Health care is different. There can be competition among health care providers, but the need for health care varies enormously among individuals, and good health does not only benefit the healthy individual. We all become better off if we live in a country where most people are healthy most of the time. That is 2 good reasons for having the government play a large role in health care.
    China has a very unusual economy in that household consumption accounts for less than 35% of GDP. In most countries it is over 60%. The Chinese may be investing too much. Some people argue that China’s economy is seriously unbalanced.
    Regards. James

  3. China is not socialist nor capitalist but a modern neo-Confucius economy. China did has certain socialist feature but that is due to the teaching of Confucius that the state must be good to people.
    When operating in a good manner, the Chinese system are quite socialist. It also have some very unsocialist characteristic for example, China will not support able bodied man who do not want to work. Under East Asian system, such man is considered a disgrace. When China acquire more health, she will probably have universal healthcare, free schooling and pension for old. But she will also have top down system, crushing of dissent system, public sector dominant system…etc.
    This is the form of government more Chinese is accustomed with for 2300 years.
    Similarly Modi is not a capitalist but a Hindutva economy. Hindutva economy is to-each-his-own-ism. It is strong versus the weak system. It is caste system in the form of capitalism.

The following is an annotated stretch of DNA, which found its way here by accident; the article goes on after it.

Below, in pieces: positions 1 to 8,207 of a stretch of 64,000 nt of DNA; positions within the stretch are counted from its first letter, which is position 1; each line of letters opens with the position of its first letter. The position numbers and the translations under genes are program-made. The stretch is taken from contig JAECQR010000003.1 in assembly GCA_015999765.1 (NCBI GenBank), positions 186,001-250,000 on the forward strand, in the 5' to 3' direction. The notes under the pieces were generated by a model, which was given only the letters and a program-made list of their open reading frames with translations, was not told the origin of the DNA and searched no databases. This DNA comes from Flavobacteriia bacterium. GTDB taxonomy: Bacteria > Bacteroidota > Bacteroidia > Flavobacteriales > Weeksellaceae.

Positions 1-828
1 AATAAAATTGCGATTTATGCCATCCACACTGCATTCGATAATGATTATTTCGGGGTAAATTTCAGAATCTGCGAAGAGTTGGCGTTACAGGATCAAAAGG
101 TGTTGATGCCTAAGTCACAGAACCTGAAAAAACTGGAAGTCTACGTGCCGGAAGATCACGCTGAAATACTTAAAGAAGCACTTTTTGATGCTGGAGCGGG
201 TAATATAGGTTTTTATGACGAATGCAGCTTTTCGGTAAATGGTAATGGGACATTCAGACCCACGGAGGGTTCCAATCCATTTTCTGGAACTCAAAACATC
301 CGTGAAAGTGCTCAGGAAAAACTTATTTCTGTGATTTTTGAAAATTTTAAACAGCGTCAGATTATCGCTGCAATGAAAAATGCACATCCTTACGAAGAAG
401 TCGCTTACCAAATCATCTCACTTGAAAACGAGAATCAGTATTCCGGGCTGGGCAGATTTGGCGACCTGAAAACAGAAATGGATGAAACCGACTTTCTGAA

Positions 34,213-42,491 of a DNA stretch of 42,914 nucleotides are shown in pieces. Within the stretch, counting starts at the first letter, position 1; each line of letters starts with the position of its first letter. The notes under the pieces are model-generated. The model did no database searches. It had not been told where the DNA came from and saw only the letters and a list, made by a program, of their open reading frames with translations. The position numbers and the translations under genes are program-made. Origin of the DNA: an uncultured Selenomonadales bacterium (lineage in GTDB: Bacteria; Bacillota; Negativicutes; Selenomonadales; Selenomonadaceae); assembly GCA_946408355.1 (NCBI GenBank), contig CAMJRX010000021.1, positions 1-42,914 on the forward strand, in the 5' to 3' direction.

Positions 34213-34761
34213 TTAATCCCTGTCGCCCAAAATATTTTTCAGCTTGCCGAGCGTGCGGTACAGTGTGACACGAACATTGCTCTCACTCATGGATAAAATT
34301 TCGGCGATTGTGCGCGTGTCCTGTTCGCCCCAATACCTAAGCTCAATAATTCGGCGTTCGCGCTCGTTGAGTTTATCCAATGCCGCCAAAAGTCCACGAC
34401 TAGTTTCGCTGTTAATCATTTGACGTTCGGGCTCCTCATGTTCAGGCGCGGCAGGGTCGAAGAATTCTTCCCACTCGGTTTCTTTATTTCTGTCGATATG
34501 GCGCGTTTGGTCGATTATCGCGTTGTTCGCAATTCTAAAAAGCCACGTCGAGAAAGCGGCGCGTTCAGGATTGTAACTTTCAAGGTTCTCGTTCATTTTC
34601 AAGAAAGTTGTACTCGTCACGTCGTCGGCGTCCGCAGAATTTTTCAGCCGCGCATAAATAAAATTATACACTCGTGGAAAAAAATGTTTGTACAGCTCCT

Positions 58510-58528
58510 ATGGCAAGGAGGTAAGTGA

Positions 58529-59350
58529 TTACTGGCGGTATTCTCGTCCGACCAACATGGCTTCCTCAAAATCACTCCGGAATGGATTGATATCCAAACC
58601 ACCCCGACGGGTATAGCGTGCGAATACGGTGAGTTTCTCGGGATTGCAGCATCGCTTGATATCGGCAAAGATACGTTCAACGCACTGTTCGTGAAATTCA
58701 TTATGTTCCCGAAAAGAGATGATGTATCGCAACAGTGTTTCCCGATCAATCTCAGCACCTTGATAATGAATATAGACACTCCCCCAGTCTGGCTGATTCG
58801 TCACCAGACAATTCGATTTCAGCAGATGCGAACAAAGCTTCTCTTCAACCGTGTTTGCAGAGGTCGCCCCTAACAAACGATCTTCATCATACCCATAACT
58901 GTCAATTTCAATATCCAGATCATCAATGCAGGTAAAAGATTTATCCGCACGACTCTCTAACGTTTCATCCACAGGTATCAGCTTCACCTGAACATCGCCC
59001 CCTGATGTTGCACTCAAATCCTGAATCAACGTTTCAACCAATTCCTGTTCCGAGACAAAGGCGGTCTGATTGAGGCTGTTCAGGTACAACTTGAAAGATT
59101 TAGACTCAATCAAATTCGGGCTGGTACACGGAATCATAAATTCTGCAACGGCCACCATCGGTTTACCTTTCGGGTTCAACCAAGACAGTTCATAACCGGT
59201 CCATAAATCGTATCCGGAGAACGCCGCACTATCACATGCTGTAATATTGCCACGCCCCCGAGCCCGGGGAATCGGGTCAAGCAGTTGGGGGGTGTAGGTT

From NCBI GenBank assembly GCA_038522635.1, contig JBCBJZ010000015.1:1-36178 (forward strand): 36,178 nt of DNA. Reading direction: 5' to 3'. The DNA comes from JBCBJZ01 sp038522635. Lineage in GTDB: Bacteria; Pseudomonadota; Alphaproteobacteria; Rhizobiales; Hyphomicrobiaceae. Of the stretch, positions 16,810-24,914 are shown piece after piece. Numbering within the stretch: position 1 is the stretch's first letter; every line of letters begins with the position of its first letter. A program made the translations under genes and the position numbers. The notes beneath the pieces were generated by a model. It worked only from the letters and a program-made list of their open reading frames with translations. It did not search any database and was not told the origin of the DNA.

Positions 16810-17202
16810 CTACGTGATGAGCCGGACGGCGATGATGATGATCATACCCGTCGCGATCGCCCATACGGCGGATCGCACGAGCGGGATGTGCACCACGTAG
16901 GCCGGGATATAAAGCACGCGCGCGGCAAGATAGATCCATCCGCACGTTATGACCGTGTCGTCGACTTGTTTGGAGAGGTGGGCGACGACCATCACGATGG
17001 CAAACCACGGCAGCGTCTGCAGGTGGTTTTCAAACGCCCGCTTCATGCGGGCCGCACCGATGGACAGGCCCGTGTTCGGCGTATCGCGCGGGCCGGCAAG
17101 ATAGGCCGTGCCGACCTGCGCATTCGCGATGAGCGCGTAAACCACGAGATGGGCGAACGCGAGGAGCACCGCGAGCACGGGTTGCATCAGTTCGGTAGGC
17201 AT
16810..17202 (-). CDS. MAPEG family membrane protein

Eventually, the capitalist will be yet another caste. India do not have strong central government in history. So the current democratic form of government with a rather weak central government model Indian society quite well.
    Despite all the negative thing about India, I expect her to have limited for of universal healthcare. The Hindu, never mind obsessed with caste system, somehow believe karma of doing good.

    1. very interesting way of putting it. I completely agree with you. the kind of economy is determine by the kind of culture the country has. Max Weber in his book “Protestant ethics and the spirit of capitalism” explained that capitalism was successful because of protestant ethics.
      But China and India don’t have protestant ethics, they haven Confucian ethics and Hindu ethics. Therefore they following different set of capitalism.
      However I don’t agree with is “China did has certain socialist feature but that is due to the teaching of Confucius that the state must be good to people.” No, teaching of Confucius HAS nothing to do with be good to the people. This is actually result of western influence, probably Marxism. The most well preserved Confucian society today is definitely North Korea.
      I think China is the way it is today because it is a civilizational blend. It has a lot of confucianism such as authoritarian, limitation on free press, it also learned a lot from the West.